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Michael Franz

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BI Software and Implementation


Let me first qualify, I am not an IT guy.

We are looking to implement a reporting tool that will help us better run our business. I have had some say use SSRS, SSAS, QlikView, Domo, Informer, etc...... Some say build a warehouse, or at least stratify the data into another server / additional tables to have easier data to report on.

Our goals is to have a better understanding of the data. The current system has NO report writer. Everything is adhoc and there is no trending which is extremely important in our industry which is insurance.

The database is a Sql2012.

I need a tool or system where I can create, run, schedule, email (.xslx / pdf) results. Create data report, drill reports, BI dashboards. Data must be mobile.

Avatar of Russell Fox
Russell Fox
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The best place to start, assuming your database solution is SQL Server, is with the SQL reporting platform, SSRS. You can get a lot of functionality out of it and generate some pretty amazing reports. It includes a scheduler that can email subscriptions. Reports can be output into multiple formats, like pdf or Excel. You will need a SQL installation disc to create the report server, which is HTML-based, and someone will need to design the reports themselves in Visual Studio or BIDS, a version of VS that's built just for reporting. If you're familiar with creating reports in Access, you will probably be able to get your head around SSRS. If you have SQL Server, it's free, but you can get more functionality if you have the enterprise edition.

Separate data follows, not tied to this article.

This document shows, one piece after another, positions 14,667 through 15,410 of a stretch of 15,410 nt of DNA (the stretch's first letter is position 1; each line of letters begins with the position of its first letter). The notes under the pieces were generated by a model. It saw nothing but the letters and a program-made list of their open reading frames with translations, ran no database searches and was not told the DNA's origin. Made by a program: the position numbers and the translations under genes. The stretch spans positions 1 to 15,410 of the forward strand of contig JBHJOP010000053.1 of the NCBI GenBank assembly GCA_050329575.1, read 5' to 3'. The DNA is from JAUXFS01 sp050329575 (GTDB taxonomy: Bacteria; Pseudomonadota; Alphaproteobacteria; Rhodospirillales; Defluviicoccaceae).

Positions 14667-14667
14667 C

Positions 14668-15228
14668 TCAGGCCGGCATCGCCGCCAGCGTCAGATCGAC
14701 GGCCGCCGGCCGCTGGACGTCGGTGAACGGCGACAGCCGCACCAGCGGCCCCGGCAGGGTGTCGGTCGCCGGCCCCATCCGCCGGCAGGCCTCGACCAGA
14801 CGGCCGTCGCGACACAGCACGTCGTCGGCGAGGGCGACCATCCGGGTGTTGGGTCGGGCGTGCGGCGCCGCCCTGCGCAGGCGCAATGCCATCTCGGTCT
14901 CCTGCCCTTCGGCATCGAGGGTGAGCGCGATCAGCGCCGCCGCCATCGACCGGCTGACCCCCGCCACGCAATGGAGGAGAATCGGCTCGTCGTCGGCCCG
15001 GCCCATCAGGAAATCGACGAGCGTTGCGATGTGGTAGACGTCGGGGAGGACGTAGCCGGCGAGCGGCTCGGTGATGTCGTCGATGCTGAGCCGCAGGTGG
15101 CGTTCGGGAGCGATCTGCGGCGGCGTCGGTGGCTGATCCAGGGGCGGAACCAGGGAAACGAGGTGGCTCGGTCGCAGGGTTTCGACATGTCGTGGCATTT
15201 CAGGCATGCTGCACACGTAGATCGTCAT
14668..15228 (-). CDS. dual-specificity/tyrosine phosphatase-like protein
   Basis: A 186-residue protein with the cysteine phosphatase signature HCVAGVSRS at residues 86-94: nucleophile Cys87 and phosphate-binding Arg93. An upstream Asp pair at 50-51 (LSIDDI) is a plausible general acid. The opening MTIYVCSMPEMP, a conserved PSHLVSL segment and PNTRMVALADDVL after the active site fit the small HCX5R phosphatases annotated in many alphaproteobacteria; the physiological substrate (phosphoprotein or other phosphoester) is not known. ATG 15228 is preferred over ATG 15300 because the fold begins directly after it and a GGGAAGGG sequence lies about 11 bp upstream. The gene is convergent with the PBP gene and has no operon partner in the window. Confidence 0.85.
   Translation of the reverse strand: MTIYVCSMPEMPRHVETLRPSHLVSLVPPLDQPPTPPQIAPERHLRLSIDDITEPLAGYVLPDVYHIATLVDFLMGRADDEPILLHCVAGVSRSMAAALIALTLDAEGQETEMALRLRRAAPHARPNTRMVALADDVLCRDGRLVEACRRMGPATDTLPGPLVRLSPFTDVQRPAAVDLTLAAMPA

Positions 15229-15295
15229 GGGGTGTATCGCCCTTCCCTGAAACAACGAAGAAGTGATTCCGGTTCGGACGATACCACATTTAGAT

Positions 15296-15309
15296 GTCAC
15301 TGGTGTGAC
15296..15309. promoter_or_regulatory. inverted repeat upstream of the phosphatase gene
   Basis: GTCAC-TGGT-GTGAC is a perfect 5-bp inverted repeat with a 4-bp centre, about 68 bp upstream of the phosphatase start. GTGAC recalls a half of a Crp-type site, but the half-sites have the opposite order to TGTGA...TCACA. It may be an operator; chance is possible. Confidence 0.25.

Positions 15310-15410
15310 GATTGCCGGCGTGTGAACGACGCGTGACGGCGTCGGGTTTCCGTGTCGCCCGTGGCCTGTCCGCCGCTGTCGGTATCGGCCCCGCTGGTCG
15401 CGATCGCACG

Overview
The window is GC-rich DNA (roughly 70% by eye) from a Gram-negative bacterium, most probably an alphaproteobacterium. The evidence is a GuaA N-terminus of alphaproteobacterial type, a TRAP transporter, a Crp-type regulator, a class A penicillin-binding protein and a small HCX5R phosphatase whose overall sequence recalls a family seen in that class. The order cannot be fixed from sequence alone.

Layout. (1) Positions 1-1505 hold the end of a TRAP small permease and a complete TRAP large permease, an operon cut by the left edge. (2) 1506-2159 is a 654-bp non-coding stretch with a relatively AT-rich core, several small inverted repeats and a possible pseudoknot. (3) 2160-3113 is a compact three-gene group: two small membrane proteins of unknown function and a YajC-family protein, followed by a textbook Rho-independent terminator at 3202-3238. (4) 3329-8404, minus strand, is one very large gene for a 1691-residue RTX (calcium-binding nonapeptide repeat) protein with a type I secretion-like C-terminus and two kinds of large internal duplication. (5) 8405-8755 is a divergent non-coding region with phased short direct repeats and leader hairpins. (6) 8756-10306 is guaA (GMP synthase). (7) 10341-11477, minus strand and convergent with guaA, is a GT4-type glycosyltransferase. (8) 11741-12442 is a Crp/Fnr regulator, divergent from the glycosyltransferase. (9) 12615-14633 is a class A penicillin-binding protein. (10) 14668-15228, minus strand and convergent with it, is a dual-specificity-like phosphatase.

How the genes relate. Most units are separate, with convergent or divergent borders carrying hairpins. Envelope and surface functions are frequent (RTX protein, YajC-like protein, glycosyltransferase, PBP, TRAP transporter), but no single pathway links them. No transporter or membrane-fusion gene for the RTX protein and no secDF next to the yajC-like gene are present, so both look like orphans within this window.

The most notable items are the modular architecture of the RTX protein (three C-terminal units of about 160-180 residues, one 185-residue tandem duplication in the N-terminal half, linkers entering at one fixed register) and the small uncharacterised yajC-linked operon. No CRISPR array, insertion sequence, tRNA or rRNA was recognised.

Analysis Services, SSAS, is a whole different ballgame used for aggregating large amounts of data into manageable chunks, making it easy to say "show me revenue from all clients in California broken out by county and age group." It takes data from SQL Server (and many, many other sources, if you need), and collects them into a single "cube" structure. You are unlikely to get a working, usable cube without someone with a solid understanding on your IT team.
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Alexandru Ungureanu

Several years ago I got employed in a telecom company as a team head of the reporting team. Initially I thought that they have at least several tools for reporting, but the fact was that no one from the team members never heard about BI, DWH, ETL and all related details. As you said, everything was adhoc by issuing SQL scripts to DB and deliver them in spreadsheet format.
In order to deal with ascending number of requests to deliver information (not data), my first mission was to make a quick share-knowledge to other members about the overall architecture of DWH and BI.
Only condition imposed by the company was "at this stage we don't want to spend a penny" on any tools.
So the challenge begin.
Building a Data-warehouse is not a one day job, not even a month, it is a continues process. We started from small data-marts based on Kimball's methodology. We used as ETL tool Pentaho Data Integration (Kettle, community edition), a very reliable tool. Further on DB level we build up the data stage and then star-schema structure (dimensions, facts, bridge and so on).
The hardest was choosing the BI tool, as the range was pretty large. But at that moment only Microstrategy Reporting Suite delivered a full production software with 100 named-users. It has a BI Server where you can publish your reports, you can schedule them, deliver via email in excel, pdf, html formats. Also they have a BI Mobile Server too (this option we never used).